August '22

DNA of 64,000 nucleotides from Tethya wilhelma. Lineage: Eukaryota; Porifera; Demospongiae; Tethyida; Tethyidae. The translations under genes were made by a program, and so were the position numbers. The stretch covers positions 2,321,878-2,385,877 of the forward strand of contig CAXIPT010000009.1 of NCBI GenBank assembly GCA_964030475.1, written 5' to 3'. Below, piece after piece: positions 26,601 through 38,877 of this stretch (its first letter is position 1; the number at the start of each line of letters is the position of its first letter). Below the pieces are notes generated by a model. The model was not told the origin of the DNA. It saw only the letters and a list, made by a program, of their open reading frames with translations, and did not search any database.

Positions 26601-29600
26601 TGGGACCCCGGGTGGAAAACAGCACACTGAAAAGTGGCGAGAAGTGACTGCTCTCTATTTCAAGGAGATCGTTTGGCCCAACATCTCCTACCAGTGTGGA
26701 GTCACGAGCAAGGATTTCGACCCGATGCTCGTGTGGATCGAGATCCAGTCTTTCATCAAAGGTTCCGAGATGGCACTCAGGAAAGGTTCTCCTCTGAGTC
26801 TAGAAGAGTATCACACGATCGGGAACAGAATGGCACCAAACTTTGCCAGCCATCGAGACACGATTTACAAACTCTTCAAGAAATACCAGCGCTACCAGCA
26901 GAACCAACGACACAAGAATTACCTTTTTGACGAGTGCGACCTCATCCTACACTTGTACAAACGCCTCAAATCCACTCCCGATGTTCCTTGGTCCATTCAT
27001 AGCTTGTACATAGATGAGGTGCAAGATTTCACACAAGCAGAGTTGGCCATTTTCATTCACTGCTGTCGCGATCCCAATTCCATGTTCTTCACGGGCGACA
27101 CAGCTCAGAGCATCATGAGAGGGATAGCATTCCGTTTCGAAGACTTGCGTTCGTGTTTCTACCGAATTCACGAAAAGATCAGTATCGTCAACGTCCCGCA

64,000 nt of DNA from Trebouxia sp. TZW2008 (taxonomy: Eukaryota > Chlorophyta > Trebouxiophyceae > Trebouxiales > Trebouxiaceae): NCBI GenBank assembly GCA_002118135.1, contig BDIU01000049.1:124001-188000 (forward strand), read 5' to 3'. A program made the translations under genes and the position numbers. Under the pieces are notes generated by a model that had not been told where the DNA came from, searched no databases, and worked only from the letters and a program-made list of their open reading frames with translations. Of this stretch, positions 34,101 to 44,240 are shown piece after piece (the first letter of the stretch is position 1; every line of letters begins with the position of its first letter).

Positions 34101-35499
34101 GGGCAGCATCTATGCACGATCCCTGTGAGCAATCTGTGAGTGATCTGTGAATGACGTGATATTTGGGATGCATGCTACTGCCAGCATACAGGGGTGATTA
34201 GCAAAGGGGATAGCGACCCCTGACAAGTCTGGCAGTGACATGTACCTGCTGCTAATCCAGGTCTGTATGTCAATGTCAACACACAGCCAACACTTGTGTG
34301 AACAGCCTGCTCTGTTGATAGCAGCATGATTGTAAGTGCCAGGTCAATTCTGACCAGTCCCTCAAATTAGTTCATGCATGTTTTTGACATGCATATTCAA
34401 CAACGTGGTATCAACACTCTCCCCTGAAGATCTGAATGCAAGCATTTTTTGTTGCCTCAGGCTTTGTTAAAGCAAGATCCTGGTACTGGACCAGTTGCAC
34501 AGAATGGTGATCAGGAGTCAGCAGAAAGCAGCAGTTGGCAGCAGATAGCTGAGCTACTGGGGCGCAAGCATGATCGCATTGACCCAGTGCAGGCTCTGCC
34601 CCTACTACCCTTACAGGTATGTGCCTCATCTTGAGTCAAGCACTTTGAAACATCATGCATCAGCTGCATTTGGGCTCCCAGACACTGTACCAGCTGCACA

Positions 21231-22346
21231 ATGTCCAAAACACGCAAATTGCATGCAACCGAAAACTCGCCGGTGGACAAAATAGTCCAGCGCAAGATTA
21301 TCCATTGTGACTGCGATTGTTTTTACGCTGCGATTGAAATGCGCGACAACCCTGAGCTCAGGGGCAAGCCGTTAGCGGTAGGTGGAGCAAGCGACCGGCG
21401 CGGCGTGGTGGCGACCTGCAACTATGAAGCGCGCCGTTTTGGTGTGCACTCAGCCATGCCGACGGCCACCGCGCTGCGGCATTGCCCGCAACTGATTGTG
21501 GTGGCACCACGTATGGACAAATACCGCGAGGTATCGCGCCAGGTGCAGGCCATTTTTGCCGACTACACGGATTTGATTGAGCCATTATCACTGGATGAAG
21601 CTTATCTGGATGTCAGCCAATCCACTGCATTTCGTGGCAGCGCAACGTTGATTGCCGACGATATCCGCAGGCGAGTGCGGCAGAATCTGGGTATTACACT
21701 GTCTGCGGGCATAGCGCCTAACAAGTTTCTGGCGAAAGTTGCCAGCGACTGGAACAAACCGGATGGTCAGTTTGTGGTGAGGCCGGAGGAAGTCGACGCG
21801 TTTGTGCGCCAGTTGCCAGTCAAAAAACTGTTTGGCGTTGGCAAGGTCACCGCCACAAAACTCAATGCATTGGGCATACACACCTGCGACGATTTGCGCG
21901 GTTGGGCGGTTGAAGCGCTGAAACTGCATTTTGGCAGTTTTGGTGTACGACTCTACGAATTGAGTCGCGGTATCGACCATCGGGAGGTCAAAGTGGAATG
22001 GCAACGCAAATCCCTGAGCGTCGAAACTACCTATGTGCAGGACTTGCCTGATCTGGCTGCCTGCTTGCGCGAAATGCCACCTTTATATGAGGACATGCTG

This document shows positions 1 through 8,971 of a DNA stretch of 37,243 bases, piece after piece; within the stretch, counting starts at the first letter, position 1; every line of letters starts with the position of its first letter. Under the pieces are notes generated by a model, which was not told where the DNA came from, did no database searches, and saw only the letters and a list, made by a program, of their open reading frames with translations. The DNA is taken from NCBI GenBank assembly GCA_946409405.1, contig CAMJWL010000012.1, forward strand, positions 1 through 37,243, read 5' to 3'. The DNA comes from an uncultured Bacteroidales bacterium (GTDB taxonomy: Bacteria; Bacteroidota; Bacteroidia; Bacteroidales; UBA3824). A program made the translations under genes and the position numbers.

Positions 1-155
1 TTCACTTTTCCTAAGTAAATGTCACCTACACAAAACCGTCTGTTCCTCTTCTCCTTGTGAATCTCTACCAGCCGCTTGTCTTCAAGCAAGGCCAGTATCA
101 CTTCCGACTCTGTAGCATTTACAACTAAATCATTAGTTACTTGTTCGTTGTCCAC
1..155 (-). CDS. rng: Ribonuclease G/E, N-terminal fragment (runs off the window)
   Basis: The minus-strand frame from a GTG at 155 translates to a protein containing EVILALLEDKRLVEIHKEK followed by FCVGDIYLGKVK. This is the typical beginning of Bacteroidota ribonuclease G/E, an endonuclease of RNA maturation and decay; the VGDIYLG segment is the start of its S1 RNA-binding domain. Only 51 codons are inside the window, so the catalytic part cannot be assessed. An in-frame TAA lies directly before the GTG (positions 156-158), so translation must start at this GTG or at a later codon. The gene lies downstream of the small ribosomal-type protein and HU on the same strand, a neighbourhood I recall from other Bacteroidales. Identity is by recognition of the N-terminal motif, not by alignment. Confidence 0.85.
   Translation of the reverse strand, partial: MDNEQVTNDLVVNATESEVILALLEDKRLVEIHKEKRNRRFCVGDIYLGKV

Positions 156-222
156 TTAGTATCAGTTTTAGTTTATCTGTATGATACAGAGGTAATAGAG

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G R A P H I C S - P R O. C O M 2 0 2 2 A U G U S T G R A P H I C S P R O 3 7 "My biggest feedback here is that the business owner knows best – they know what styles are popular, what will look good," says Hack. "I frequently see business owners railroaded by the coach into offering 50-plus styles, 10 different designs, and this becomes a nightmare for purchasing and production." Sticking to a uniform number like 12 styles and two to three designs will help keep the process simple for end customers, the print shop, and the school selling the products. Printers can tee up the conversation with a Google Form. Coaches can fill in crucial information about what they want in a store, like how long it'll stay open, allowing design upload, and shipping/pickup options. Shops can also create a simple PDF featuring 15-20 styles and ask the coach to pick their 12 favorites for the store. MARKETING THE STORES Even with a well-built online store, successful sales aren't guar- anteed. Teams need to market their store just like any other retailer would, and printers can help them with this strategy. Outside of ensuring parents, teams, and coaches all have the cor- rect link to the store, driving home the idea that the storefront is a "limited time" offer helps drive urgency for buyers who haven't picked up their custom-printed shirt or hat yet. e open and close date of the store should go out with any communications the school or shop sends to remind parents and students about the items for sale as well. And speaking of communications, marketing online team stores is a two-part effort. Printers can set up the store and get the team's products online, but that team also needs to market the store and products. Coaches and team contact can promote the store with: • Email blasts 2-3 times a week until the store closes • Regular social posts linking to the store • Handing out flyers at school events and to students • Sending out a final push within 24 hours of the store's close to remind customers to order In addition to all these tools, good old-fashioned in-person promotion is also essential. Anytime coaches or team contacts meet with the team, staff, or parents, a brief reminder about the store keeps it fresh in everyone's mind. e best part about running online stores for schools is that print shops will grow their customer base in other markets with successful campaigns. Fundraisers, local charities, youth groups, and alumni events also need online stores for their products. If a shop has a great reputation with the local school, that's a door- way into dozens of other local organizations and businesses. GP Mike Clark serves as a copywriter for InkSoft and also freelances. He's written for news- papers, online publications, and print magazines and has covered decorated apparel industry topics for the past six years. From a Shop's Perspective Zach Lawson from Your Image Works, an Indiana-based printer, shares some thoughts on running an online store for teams. What kind of options would you recommend for getting team orders delivered to individuals? We have two options available. We will sort and polybag each order and have a pickup option or ship it to a home for a fee. Suppose the store is being set up primarily as a fundraiser. Is there a percentage markup you recommend on merchandise that will go to the team? Typically, we give them pricing, and if they want to do a fundraiser, we recommend adding a dollar amount to our price. In the end, we cut them a check. I usually suggest $5. How do shops calculate shipping for online order fulfillment? We figure the fulfillment into the cost of goods so the client doesn't have to pay out of pocket. If they choose the shipping option, we have a flat rate fee option that the end-user must pay for. Can the additional shipping and handling charges provide a barrier for some to buying? People don't like to pay for shipping, but we have found they are more likely to pay it now since it's quick, easy, and delivered to their homes. Otherwise, they can always choose the pickup option.

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